The St Swithin’s Day Fallacy

If it rains on St Swithin’s Day it will rain for the next 40 days. If St Swithin’s Day is dry, the next 40 days will also be dry.

A particularly English fallacy is the idea that if it rains on 15 July, St Swithin’s Day, it will rain for the subsequent forty days.

We aren’t normally blessed with a decent summer in the UK and our topsy-turvy weather makes prolonged rainfall likely but even forty days is stretching it a bit.

The myth started in AD 971 when on the 15 July the monks of the cathedral at Winchester decided to remove the remains of St Swithin from the churchyard and re-inter them inside the cathedral.

Swithin, or more accurately Swithun, was the Bishop of Winchester and unlike other religious figures, he asked not to be buried in a prominent place within Winchester Cathedral, but outside in a simple tomb “where the sweet rain of heaven may fall upon my grave”. It was also where his grave could easily be reached by members of the parish.

The monks were having none of it and their sacrilegious act was followed, apparently, by forty days of continuous rain suggesting St Swithun was not very happy with his new resting place.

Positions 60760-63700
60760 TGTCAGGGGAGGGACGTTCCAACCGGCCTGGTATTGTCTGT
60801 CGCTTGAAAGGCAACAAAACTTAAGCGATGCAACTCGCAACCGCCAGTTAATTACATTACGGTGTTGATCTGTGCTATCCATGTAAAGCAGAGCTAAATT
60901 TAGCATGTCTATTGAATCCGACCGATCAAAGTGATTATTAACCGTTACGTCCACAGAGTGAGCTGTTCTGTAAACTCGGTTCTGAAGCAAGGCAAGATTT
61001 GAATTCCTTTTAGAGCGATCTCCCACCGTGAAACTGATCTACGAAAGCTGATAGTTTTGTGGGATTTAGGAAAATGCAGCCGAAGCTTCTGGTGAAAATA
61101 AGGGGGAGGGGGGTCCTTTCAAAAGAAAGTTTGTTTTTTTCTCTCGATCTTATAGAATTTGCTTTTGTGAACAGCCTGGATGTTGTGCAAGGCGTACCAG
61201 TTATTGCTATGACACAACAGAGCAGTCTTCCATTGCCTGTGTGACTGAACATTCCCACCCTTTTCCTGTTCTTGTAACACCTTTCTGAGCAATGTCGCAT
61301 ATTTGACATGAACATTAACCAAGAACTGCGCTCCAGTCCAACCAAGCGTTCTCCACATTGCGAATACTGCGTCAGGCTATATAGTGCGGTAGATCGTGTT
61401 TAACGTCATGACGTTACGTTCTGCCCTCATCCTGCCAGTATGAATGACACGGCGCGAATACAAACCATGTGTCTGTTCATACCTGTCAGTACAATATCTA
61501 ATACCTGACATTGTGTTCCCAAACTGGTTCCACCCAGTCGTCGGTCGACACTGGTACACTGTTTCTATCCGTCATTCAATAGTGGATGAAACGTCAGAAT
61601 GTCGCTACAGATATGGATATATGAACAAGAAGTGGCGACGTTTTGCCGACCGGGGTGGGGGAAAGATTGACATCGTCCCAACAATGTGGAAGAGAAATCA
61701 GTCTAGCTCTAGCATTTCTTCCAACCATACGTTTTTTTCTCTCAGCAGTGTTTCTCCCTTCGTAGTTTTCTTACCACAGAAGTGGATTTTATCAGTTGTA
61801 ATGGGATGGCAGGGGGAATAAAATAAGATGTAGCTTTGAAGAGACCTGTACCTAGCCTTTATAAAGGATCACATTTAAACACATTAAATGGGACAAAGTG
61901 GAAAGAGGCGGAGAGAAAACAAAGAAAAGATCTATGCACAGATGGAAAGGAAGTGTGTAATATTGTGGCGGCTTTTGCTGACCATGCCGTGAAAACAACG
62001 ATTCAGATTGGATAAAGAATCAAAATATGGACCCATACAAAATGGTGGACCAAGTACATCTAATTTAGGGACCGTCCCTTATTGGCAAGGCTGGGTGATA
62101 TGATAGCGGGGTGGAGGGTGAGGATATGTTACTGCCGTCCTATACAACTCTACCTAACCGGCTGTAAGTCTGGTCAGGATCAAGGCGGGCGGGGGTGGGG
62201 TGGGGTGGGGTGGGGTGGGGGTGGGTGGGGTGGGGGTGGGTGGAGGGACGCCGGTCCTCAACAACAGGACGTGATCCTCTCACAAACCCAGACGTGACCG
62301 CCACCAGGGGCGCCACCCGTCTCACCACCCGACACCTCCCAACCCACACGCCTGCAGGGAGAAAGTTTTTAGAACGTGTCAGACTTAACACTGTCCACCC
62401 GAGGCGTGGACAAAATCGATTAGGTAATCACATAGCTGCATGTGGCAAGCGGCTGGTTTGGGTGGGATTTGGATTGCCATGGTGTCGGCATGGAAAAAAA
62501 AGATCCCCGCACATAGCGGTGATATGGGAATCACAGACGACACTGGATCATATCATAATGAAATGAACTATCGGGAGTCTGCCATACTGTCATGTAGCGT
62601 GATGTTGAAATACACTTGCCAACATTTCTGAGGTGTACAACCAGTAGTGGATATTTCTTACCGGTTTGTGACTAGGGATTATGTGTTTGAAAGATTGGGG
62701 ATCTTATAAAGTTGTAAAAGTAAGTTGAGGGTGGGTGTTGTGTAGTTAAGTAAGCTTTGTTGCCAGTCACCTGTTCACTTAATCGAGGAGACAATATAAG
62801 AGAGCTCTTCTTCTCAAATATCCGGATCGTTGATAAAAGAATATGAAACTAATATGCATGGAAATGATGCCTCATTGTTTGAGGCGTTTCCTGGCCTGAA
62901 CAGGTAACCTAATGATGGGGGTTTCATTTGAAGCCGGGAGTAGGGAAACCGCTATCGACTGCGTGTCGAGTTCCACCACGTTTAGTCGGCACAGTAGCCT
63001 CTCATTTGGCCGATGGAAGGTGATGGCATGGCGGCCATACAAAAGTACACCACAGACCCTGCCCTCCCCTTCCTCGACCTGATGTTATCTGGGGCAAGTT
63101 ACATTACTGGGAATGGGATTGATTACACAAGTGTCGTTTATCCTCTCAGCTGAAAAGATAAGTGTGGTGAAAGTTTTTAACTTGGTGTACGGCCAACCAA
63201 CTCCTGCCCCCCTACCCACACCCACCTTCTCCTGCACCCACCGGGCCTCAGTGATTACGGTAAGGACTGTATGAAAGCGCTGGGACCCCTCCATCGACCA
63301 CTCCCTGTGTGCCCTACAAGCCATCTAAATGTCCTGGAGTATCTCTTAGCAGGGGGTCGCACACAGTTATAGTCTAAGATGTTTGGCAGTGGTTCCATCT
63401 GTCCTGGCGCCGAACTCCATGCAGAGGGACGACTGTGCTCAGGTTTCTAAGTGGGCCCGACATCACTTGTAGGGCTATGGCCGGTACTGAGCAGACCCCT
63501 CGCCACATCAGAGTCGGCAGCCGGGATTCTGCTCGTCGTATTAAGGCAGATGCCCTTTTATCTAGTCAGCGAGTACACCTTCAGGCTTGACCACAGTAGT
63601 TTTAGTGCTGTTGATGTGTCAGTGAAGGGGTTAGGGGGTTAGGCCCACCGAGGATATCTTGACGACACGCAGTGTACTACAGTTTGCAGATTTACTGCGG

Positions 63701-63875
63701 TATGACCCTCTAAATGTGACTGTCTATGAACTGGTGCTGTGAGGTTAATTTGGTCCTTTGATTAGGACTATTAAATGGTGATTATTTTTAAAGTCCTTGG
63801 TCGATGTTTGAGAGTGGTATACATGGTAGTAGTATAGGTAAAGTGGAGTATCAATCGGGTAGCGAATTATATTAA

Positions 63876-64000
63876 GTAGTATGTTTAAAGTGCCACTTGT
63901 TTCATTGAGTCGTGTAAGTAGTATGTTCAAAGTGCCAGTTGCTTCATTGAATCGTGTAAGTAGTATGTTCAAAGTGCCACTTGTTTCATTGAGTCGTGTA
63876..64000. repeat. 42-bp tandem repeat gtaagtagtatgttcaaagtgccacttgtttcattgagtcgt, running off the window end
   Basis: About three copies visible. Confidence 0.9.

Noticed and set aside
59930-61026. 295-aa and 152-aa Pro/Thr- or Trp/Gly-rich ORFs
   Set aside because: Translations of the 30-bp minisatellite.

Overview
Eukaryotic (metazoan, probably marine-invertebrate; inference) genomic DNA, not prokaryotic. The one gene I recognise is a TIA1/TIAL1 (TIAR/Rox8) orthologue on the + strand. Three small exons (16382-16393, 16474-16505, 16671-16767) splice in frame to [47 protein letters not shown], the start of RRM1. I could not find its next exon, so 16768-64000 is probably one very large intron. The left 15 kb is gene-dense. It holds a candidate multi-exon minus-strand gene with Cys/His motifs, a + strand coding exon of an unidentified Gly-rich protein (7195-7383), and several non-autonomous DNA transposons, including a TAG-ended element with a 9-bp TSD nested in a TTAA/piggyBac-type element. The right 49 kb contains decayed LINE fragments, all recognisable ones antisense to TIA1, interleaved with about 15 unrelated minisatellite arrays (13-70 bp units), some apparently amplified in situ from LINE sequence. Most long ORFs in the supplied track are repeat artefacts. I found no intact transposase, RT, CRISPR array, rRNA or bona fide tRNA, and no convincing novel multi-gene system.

As we don’t have any meterological records from this time then no one can say for sure what the precipitation levels were like but that doesn’t stop some people still clinging to the fallacy of St Swithin.

There is a well-known rhyme which keeps the superstition going:

St Swithin’s Day, if it does rain

Full forty days, it will remain

St Swithin’s Day, if it be fair

For forty days, t’will rain no more

Since records began in 1861, there has never been a record of 40 dry or 40 wet days in a row following St Swithin’s Day.

St Swithin’s Day is nothing more than folklore.

For more information then see Philip Ward’s The Book of Common Fallacies: Falsehoods, Misconceptions, Flawed Facts, and Half-Truths That Are Ruining Your Life.

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